The Girls of Peculiar by Catherine Pierce

The Girls of Peculiar

Catherine Pierce

Saturnalia Books, 2012

Perfect bound, 78 pages

ISBN 978-0-9833686-2-5

Purchase Link 

Reviewed by PQ Contributing Editor Ann E. Michael 

Totem-like animals, superstitions, and carnival rides populate the dreamy lives of young women in Catherine Pierce’s second collection from Saturnalia Books, The Girls of Peculiar. While it wasn’t the first thing that struck me when reading the poems, what intrigues me most about this book is how well the structure works; although the poems are individually clever or sad or sharply nostalgic, Pierce connects them skillfully into an almost novelistic whole. And yet this is not a narrative series—far from it. Poems that initially appear to be memoir turn into speculation or fantasy. Stories we expect to hear about adolescent girls shift into lyrical commentary on the expectations themselves or turn to quite specific self-reflections on the part of the speaker. Then, too, the speaker may end up being auditor as well: explorations and inquiries into self-identity occur often, as in the poems “Dear Self I Might Have Been” and “Poem from the Girls We Were.” It may be this discourse among the selves that keeps Pierce’s collection feeling—paradoxically, I suppose—so unified and well-structured. The 46 poems, divided into three sections, address a female psyche whose situation in the world is decidedly contemporary and also psychologically timeless.

The human situations of social identity, self-doubt, and questions of purpose and place arise constantly in these poems. The book’s momentum operates largely on desires of many kinds, which fuel the majority of the pieces—desires that range from wanting a pet to wanting love, sex, escape, children, career, and meaning. All the Big Stuff teens begin to wonder about and older people reflect upon and, perhaps, regret. The poem “A Catalog of My Wants from Age 16 to the Present” might make a good subtitle for the collection; the speaker of these poems, as well as the “she” and the “you” who appear in them long “[t]o collapse/with all drama and no ego. To find any perfect/mouth.” The desires are often unattainable but always believable. In “How It Ends: Three Cities,” a three-part prose poem, “A paralytic woman rises, walks to the freezer, scoops out mouthful after mouthful of Rocky Road;” children float out of an open window, “called by air;” and dead pets emerge whole and healthy from their graves, shaking off the dirt, from a trundling guinea pig to the protagonist’s beloved golden retriever. This deeply child-like wish for the return of the lost beloved leaves its mark on many of the poems in this book.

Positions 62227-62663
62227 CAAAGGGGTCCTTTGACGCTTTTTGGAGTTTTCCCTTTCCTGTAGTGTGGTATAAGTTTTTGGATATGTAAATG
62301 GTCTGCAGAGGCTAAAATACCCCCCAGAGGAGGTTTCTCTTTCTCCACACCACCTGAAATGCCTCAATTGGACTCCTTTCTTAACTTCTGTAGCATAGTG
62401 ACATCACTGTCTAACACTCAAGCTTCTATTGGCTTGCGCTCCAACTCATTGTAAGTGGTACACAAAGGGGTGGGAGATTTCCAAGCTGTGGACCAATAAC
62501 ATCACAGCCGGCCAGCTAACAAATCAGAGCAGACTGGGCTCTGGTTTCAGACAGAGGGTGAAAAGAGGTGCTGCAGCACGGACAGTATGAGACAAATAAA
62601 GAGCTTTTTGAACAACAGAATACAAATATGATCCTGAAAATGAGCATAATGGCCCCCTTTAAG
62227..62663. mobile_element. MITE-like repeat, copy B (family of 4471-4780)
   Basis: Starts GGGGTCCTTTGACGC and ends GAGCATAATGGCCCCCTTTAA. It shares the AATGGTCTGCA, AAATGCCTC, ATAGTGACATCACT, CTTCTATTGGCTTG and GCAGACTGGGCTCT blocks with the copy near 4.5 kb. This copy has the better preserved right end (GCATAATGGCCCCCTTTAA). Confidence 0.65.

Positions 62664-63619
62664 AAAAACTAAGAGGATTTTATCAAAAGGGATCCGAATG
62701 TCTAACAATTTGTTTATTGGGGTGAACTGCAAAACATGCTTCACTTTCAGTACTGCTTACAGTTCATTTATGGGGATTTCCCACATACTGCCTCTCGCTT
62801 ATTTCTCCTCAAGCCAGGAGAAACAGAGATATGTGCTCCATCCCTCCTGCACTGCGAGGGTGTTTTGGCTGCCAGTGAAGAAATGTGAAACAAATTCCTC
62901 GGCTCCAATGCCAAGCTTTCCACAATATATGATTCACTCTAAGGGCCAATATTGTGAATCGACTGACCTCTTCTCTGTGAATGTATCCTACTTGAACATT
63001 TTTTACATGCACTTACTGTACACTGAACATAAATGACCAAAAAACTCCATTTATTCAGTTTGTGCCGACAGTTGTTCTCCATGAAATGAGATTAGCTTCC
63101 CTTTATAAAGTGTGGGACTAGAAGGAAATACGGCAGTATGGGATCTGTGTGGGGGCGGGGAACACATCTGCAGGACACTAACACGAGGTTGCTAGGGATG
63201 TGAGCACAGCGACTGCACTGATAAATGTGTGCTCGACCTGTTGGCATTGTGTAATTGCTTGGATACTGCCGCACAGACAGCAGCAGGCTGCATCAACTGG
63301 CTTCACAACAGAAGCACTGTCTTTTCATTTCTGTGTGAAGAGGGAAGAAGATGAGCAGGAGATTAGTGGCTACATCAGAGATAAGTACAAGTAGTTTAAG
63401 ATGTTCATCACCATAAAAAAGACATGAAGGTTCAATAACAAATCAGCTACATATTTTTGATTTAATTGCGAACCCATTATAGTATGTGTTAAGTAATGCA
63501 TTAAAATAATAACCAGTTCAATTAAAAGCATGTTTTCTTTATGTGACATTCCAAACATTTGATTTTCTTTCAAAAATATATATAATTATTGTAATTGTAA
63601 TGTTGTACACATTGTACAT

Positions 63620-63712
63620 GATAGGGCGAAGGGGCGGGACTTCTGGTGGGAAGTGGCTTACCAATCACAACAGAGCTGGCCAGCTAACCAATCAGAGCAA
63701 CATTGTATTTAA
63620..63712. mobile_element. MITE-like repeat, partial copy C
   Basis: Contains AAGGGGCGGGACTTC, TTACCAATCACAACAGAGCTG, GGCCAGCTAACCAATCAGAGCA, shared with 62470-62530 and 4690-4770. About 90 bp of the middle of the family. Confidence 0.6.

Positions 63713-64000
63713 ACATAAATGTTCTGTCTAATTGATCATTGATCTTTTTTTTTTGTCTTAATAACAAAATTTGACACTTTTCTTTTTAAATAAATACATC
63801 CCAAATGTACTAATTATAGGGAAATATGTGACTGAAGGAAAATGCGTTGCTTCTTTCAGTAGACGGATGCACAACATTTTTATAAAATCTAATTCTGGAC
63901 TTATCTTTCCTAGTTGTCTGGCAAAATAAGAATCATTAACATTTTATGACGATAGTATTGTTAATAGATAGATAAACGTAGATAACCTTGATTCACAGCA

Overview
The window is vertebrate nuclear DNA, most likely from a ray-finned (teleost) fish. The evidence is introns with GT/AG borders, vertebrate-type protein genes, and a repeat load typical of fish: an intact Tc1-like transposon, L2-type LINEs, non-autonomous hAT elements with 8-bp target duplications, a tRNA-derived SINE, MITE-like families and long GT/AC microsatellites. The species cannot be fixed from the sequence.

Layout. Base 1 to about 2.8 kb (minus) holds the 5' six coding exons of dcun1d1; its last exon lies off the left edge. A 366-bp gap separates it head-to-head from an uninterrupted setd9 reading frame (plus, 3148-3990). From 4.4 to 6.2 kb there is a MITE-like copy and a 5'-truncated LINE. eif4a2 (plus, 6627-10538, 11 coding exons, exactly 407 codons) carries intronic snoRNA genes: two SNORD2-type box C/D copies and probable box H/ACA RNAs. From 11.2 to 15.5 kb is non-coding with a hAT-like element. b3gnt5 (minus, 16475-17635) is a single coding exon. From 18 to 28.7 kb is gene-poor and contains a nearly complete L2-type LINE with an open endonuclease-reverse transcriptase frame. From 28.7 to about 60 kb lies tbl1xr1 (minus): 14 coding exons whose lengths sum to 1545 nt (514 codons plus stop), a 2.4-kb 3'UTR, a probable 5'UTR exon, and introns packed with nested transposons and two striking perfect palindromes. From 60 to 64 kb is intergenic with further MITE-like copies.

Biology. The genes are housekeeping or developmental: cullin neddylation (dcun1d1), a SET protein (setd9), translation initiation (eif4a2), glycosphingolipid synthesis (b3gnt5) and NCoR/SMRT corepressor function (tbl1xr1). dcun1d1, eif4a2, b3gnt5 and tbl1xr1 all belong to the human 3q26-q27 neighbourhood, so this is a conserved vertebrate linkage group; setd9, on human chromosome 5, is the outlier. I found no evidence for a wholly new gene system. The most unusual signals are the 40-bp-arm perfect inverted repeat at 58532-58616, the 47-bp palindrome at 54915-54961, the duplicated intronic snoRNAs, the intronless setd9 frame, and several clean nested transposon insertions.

The language the poet uses emphasizes the child-like longing. Pierce inserts very short sentences frequently into the largely enjambed lines of her poems, and it is partly through this technique that she can achieve a marvelous clarity even when recounting imaginative fantasies that might easily tip into the gothic or surreal. Instead, the daydreams are recognizable to anyone who reads fiction as an escape from the looming adult world. The references that pin these poems to the late 20th and early 21st centuries include television shows, an educational computer game (“Oregon Trail”), carnival rides like the Zipper and the Graviton, and the ever-present specter of the atom bomb. Yet there are allusions to much more traditional evocations of childhood, such as the animal presences (jellyfish, dogs and cats, horses, ocelots and wolves) and the accoutrements of fairly tales, such as mirrors and apples, amulets, superstition, and quite a lot of poison.

The realm of childhood and the female experience of adolescence make for beautiful and slightly threatening fantasies. The reader begins to recognize that, for the peculiar girls of Pierce’s work, who it is they are takes some time to learn. The process of becoming (adult? female? whole?) has no easy set of rules they can follow, and there’s precious little to trust. In a poem that directly addresses the anxiety and confusion “the girl” faces, a guidance counselor observes:   

The test suggests an aptitude for solitary work.
Have you considered a career as a computer
programmer? Flower arranger? Planetarium
operator? No? What about zebrawood cultivation?
…Here’s the list
of promising careers. Muskrat we’ll cross out.
Blue spruce on a half-acre? Nest-fleeing cardinal?
Maybe? Let’s mark it…


Finally, the counselor decides upon “the iron clapper/in a wind chime” but advises the girl she’ll “have to create the wind yourself.” My high school guidance counselor was not much more help, so I found this poem funny and sad.

The fact that there was no place for a young woman with an aptitude for solitude to express her creative intelligence still stings a bit. And Pierce knows it. That is one reason The Girls of Peculiar does such a wonderful job of informing its readers about the complex business of, as Gregory Orr put it, “becoming a self in the world.” There are no answers posited in this collection, no rhetoric, no false wisdom. We have to live our way into understanding, Pierce’s girls remind us, and each life is full of its own turnings and choices.

Ann E. Michael is a poet, essayist, and educator whose most recent poetry collection is Water-Rites (2012). She lives in eastern PA where she is Writing Coordinator at DeSales University. Her website: